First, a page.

Of characters who’ve already been in print, probably Dare from When You Dare. I love his cover so much, but I also love how he loves. His pets, his friends, his mate - once Dare cares, he doesn’t hold back. He’s also big and macho and very capable.
And he has a lake in his back yard.

  1. What is your all-time favorite romance novel?

Wow, that’s a toughie! There have been so many that I’ve loved, that there’s no way I can choose just one, but maybe one from several categories?
For historical romance, I’d say Honor’s Splendor by Julie Garwood.
For a contemporary read, probably Perfect Partners by Jayne Ann Krentz.
Paranormal would have to be A Hunger Like No Other by Kresley Cole.
YA would be Dare You To.
Category would be Mackenzie’s Mountain by Linda Howard.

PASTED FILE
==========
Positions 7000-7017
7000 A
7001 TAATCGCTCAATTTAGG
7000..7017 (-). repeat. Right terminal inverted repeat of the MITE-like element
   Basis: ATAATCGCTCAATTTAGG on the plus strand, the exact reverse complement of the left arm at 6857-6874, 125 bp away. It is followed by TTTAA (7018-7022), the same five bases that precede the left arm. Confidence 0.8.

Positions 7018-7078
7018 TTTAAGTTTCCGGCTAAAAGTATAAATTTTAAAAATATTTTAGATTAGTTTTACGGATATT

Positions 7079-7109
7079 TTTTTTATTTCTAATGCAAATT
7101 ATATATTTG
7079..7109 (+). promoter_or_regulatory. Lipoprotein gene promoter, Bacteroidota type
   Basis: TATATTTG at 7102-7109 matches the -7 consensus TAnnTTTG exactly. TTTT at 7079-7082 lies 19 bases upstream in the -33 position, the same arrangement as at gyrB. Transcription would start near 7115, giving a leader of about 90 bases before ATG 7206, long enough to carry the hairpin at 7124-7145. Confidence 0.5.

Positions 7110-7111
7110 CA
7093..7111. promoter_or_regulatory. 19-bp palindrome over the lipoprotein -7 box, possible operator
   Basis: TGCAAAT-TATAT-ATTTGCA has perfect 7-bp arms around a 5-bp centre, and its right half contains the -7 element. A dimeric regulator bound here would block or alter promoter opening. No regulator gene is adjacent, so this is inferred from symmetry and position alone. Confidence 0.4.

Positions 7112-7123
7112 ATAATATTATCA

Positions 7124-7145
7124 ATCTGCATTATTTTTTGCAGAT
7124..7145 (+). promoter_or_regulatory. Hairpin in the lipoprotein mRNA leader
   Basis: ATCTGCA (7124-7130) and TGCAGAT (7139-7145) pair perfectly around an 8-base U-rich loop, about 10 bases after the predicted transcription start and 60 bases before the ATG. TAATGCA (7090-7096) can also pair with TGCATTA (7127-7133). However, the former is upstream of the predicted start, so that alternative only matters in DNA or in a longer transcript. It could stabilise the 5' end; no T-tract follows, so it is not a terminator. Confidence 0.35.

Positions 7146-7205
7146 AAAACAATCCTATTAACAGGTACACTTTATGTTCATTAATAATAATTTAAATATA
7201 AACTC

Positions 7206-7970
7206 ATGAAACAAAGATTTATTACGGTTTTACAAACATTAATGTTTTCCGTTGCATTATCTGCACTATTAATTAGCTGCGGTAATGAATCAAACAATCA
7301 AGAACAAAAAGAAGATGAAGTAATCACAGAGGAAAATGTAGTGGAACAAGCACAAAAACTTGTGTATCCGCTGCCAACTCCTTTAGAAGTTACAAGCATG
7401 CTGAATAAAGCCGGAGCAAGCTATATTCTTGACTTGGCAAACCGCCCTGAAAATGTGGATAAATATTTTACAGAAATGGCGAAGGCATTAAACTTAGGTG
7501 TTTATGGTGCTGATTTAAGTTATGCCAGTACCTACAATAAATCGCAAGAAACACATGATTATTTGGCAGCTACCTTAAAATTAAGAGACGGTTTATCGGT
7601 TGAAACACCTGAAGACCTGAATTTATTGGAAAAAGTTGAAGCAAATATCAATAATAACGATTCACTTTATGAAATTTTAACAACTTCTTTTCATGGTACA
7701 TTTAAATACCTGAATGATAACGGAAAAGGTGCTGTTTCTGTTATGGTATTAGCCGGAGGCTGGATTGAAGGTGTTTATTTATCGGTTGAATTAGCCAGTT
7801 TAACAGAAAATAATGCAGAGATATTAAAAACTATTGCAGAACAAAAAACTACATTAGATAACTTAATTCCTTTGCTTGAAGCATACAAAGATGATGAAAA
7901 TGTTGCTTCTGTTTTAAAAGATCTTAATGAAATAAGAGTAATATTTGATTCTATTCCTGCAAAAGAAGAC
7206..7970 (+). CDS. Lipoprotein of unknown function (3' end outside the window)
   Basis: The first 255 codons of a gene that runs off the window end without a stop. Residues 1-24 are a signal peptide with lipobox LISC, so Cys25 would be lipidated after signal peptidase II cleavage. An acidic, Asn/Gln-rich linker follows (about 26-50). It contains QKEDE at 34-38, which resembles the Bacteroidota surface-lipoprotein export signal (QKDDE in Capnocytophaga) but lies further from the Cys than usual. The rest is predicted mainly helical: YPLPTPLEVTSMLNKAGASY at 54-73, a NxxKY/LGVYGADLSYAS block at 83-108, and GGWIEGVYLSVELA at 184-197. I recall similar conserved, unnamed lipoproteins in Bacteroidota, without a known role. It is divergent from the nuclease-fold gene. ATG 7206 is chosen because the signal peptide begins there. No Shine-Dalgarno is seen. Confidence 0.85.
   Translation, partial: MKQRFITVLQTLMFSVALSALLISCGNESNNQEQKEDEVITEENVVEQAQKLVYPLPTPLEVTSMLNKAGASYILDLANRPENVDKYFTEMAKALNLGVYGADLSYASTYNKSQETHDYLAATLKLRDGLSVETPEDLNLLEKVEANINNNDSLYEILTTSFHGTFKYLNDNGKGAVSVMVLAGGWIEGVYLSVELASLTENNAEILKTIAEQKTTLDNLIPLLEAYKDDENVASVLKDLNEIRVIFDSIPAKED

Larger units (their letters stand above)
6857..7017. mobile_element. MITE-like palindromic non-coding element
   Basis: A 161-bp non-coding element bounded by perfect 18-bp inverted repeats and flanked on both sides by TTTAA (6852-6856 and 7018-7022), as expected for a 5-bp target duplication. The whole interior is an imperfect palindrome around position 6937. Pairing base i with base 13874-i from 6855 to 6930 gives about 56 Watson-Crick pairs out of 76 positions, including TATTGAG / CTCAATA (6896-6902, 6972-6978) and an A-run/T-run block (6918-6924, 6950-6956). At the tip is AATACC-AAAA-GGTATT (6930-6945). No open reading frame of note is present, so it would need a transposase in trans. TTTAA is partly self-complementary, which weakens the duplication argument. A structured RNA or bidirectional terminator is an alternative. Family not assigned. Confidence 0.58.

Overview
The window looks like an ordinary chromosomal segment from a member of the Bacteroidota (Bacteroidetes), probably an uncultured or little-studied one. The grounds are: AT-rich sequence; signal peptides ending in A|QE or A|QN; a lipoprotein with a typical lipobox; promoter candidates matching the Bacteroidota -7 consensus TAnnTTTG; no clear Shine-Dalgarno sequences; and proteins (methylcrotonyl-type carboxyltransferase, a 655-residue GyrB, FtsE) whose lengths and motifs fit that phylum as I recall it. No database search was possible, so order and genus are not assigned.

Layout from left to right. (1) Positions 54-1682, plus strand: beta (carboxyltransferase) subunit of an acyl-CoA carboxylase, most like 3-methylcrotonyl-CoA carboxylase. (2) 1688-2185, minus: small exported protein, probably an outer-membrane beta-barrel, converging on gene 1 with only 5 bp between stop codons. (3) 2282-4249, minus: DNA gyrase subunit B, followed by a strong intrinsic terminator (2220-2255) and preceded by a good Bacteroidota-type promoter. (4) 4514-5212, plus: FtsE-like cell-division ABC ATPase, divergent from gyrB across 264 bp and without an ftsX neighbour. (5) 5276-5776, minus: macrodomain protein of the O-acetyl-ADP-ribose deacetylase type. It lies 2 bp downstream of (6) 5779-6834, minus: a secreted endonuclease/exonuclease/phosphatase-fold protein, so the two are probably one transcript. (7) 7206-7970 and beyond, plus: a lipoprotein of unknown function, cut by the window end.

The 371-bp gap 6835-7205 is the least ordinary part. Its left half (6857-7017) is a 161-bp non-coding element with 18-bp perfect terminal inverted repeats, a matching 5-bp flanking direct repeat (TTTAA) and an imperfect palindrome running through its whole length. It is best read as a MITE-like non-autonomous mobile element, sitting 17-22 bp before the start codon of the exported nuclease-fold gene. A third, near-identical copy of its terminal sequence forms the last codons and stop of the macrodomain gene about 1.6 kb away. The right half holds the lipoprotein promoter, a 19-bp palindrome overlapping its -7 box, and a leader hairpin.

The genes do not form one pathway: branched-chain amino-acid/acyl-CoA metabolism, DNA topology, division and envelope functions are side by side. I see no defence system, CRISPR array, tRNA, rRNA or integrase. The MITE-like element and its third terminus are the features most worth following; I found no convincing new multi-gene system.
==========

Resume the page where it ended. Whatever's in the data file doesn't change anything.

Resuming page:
1. If you had to do it all over again, would you change anything in your latest book?

Oh jeez, I never even think about that. If I found a typo I’d fix it…haha! But otherwise, I’ve already moved on. Since I turned in that book I’ve written 3 others (2 short stories and 1 single title) and I’m working on another single title. No time for regrets or looking back! At this point all I can do is hope readers enjoy it.

  1. Any future plans for Dash and Margo?

Oooh, now see, there have been plans, but you’ll see what happens in the next book and I don’t want to ruin the surprise. Let’s just say that Cannon’s book, No Limits, involves Dash and Margo a few times and you see how they’re getting on and how their lives have changed - always for the better. I never rob my characters of their HEA (Happy Ever After) once I’ve given it to them.
But beyond them showing up as secondary characters and giving us glimpses of their married life, I don’t plan to expound on them. They’re happy. That’s good enough for me!